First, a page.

These anti-dumping determinations were exactly the same as Commerce’s preliminary findings released in March.

Free Download: The May 2016 MMI Report

As a result of the affirmative final determinations, Commerce will instruct U.S. Customs and Border Protection to continue to require cash deposits based on the final rates, which were the same as the preliminary rates for the anti-dumping duties. The countervailing duties rates will be added to Chinese cold-rolled imports.

Cold-Rolled Steel Petitioners

The petitioners for these investigations are AK Steel Corporation, ArcelorMittal USA LLC, Nucor Corporation, Steel Dynamics, Inc., and United States Steel Corporation.

Last week, we briefly covered the decision by European Union lawmakers to vote against the application by China to be considered a market economy, a recognition China says it is due automatically by December following an agreement in 2001 set to mature this year.

We also published an in-depth look at what China market economy status would mean for U.S./E.U relationship with China.

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The European Parliament’s decision was overwhelming, 546 votes in favor and only 28 against, with 77 abstentions so, while the vote is non-binding, it raises the stakes for the European Commission, which will decide shortly whether China deserves to have its status upgraded.

Terrible Timing For Europe

For both sides the debate is at the wrong time. Europe’s steel industry is being decimated by cheap imports from China, raising the stakes for politicians otherwise inclined toward a more free-market approach. The British, in particular, find themselves (not for the first time) somewhat isolated in wanting more open engagement even though their domestic steel industry has been hit harder than most.

Chinese imports are allegedly being dumped in the EU and other foreign markets. Source: Adobe Stock.

Chinese imports are allegedly being dumped in the EU and other foreign markets. Source: iStock.

In reality, the decision is much more political than practical. Market economy status matters when it comes to deciding whether a country is “dumping,” exporting goods at below cost price. Nations deemed to be market economies can resist anti-dumping measures if they can show that domestic prices are no higher than the price at which goods are sold overseas. Read more

US Steel plant in Granite City wide

The U.S. Steel Granite City Works captured by Google Street View in September, 2014 — a year and two months before the latest idling of the mill.

Dan Simmons has seen a lot during the 38 years he’s worked at U.S. Steel’s Granite City Works in Illinois, just outside St. Louis.

From starting out as a general laborer, to swinging hammers on the track gang, to “feeling like Mr. Haney from Green Acres” while trucking around the mill, Simmons took it all in. There were days “you were whistling when you came in, and whistling when you left,” he said.

But nothing compares to what he’s seeing now.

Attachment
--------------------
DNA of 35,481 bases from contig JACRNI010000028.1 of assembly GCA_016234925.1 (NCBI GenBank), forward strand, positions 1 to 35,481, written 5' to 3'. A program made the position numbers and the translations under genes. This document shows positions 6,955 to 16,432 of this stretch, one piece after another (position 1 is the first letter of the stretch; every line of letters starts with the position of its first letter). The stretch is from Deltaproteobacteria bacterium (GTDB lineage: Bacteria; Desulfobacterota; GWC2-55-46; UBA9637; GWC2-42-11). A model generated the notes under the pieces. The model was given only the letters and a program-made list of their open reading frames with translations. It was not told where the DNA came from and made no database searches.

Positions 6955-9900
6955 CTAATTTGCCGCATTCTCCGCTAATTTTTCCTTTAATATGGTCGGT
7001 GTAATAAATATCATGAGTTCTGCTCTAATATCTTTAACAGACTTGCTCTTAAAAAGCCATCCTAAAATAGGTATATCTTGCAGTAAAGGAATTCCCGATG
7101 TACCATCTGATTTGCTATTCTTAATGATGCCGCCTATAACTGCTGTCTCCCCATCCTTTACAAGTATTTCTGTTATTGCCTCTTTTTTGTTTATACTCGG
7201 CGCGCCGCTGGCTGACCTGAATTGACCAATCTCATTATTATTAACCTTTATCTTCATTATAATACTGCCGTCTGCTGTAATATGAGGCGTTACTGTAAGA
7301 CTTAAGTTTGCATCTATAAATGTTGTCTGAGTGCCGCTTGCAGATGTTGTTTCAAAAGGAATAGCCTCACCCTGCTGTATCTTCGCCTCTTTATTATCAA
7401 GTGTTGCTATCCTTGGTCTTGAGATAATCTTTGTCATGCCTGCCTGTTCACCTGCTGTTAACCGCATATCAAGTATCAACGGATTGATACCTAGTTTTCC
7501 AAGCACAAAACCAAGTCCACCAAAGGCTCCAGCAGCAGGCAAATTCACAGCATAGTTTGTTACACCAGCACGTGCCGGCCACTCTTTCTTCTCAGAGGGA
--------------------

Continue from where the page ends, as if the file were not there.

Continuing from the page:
“I have grown men coming into my office, crying,” said Simmons. “You see the pain, the ‘what ifs,’ the blank stares…”

Simmons, who just turned 56, is now the president of the United Steelworkers Local 1899, and some of the grown men coming to him are pipefitters just like he had become during his long tenure, which began in 1978.

However, those men and women aren’t coming to him because they’ve been hurt on the job. They are coming to plead for help, because they have lost their jobs, and in many cases still don’t know when they’ll land their next one.

Cyclicality in steel production is nothing new, but it wasn’t until 2008 — when the global markets began crashing — that USS Granite City Works endured its first indefinite idling in its history.

“We had the unemployment office cycling 400 people through at a time,” Simmons told MetalMiner. “The biggest fear is not knowing. If I could have given them a definitive timeframe, they would’ve said, ‘OK, I can handle that.’ But after two to three months, people come to me and don’t know what to do with themselves.”

And now, after the mill went idle a second time in December 2015, some of those workers have been without a job for nearly half a year. Last December, 1,500 people were laid off — 75% of the mill’s total workforce. Across the country, a total of 13,500 steel workers have been laid off over the past year.

Simmons knows what it’s like to feel that fear firsthand. “I got a brother that works here, a brother-in-law that works here, so it’s personal. You worry about where your whole family will be.”

So what’s different today, compared to 2008?

For Simmons and scores of others in the country’s steel sector and other manufacturing industries, much of the pain can be traced back to one main source: China.

A History of Unfair Trade?

The world may have never encountered a more crucial Year of the Monkey than 2016.

That is, at least as far as global trade between China and the Western world is concerned. At the end of this year, China believes it ought to receive Market Economy Status (MES). This would allow China to enjoy the same market status as the U.S. and European Union when it comes to anti-dumping investigations before the World Trade Organization.

In its quest to grow its economy over the past two decades, China has become the leading producer — by far — of steel, aluminum, cement and other industrial materials. Read more